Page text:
Over the summer, my friend Emily had posted a ton of photos of her furniture makeovers using Annie Sloan Chalk Paint. Inspired by Emily, and Pinterest, I decided to join the chalk paint movement on a dresser that we garbage picked from our neighbors.*

*We waited for our neighbors to leave before moving in on the dresser all stealth-like. Geoff and I were both too embarrassed to pick it up while our neighbors were home!

The dresser was pretty beat up. The varnish was chipped and peeling. There were large scratches everywhere, but I loved the shape and figured it would be a great piece for my first attempt at chalk painting.

I chose Annie Sloan Chalk Paint in Napoleonic Blue for the color. I had been admiring deep, blue dressers with brass hardware for quite some time and wanted one of my own.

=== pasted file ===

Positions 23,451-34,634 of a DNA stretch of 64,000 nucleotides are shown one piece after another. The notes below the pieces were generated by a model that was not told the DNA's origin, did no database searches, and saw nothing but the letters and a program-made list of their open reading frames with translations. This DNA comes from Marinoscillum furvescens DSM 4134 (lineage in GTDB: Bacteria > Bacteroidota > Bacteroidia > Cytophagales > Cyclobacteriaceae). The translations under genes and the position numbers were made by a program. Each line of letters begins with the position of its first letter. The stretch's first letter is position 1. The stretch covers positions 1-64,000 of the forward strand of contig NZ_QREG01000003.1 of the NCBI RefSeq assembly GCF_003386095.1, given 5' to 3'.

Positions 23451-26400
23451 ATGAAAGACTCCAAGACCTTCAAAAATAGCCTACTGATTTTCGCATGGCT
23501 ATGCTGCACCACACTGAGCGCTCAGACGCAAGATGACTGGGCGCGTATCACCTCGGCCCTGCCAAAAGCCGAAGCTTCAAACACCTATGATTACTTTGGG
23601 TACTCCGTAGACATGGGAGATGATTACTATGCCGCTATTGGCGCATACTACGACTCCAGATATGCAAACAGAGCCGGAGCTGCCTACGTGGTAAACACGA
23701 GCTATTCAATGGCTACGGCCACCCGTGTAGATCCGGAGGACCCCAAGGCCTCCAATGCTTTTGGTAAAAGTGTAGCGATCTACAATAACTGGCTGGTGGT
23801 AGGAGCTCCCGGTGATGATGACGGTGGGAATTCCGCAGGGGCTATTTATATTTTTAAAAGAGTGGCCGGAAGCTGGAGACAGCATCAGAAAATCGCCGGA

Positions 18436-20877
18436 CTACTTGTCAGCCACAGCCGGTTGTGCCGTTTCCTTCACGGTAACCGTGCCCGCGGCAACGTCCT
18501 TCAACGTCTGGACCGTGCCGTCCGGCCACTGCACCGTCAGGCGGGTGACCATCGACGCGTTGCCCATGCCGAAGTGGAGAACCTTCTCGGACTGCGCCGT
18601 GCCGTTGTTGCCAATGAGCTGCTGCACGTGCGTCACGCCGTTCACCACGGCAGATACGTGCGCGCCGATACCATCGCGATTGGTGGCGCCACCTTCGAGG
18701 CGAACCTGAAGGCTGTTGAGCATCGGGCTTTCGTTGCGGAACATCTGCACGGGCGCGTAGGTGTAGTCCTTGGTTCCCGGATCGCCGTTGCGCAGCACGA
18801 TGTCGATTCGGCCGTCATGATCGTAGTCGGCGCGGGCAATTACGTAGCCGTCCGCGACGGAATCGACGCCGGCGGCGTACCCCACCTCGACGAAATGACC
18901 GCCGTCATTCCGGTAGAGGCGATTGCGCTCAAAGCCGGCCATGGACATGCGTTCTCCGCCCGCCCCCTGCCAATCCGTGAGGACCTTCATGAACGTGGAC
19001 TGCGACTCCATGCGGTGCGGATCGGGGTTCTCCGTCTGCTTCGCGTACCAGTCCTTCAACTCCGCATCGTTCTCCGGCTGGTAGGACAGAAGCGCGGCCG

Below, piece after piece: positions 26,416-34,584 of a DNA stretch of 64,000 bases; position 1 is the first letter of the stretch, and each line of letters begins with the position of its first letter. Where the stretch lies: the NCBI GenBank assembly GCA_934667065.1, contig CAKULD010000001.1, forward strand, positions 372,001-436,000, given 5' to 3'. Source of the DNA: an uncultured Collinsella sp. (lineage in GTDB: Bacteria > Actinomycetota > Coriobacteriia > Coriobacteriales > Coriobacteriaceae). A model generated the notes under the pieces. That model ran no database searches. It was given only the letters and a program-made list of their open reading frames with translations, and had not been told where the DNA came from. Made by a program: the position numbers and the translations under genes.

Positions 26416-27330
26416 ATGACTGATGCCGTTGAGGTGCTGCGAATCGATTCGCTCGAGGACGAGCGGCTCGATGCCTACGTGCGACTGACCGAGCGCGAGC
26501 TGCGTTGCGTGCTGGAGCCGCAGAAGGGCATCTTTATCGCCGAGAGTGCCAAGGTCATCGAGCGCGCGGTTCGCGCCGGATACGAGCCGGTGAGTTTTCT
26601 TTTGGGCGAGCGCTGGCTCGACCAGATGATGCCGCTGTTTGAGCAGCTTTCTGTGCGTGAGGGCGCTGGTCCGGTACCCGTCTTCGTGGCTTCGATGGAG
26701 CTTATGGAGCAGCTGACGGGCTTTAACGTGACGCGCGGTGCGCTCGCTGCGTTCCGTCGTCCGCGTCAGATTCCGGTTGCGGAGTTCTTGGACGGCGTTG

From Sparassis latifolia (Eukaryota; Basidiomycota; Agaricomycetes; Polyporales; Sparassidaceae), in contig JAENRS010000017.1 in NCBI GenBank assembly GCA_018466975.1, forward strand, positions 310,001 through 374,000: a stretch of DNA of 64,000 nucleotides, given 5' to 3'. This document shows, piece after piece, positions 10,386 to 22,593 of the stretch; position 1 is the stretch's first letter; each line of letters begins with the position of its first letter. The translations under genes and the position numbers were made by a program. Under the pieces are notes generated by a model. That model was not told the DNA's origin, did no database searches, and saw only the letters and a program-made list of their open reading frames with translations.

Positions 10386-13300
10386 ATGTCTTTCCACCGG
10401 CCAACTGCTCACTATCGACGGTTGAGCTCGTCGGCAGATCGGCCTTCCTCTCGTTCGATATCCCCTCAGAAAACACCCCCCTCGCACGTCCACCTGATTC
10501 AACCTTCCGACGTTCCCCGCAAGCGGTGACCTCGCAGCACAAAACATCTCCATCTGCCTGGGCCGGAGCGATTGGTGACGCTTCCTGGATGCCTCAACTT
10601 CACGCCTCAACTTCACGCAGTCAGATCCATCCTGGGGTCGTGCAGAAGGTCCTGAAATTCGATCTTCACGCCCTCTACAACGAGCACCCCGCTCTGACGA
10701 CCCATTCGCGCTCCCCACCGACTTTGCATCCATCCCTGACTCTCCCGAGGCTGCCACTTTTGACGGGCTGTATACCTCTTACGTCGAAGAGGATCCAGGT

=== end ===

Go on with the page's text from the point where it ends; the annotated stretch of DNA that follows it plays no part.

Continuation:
I bought a quart of paint at a local retailer. The paint is pretty expensive, but a little goes a long way. Luckily, Emily let me borrow her can of Clear, Soft Wax instead of having to buy that too. There's also a Dark Wax that is made for an antiquing affect. I just used the Clear Wax for this project.

I looked up a few tutorials online and texted Emily for guidance. For the most part I painted the same way I do with other paints. 

What I do love about using chalk paint is the amount of prep time you save. All I had to do was remove the hardware and clean the dresser. No sanding, no priming, the paint dries quickly, and no strong paint fumes. Plus it really covered all of the dresser's major imperfections.

The color was a bit bold before it dried. I referred to it as "Grover Blue." Here is the dresser with one coat of paint:

See. It's a bit Grover-esque..'s_Mommy
I looked for any excuse to post this amazing Grover photo. You're welcome.

Back to the dresser - Emily assured me that it would dry quickly and a few shades darker. 

It would also need another coat of paint.

I decided that I wanted a few areas of the dresser to be a bit "roughed up." I used sand paper to expose the wood in strategic areas. The picture below also shows the paint color a day later. It's definitely a darker, matte finish before applying the wax.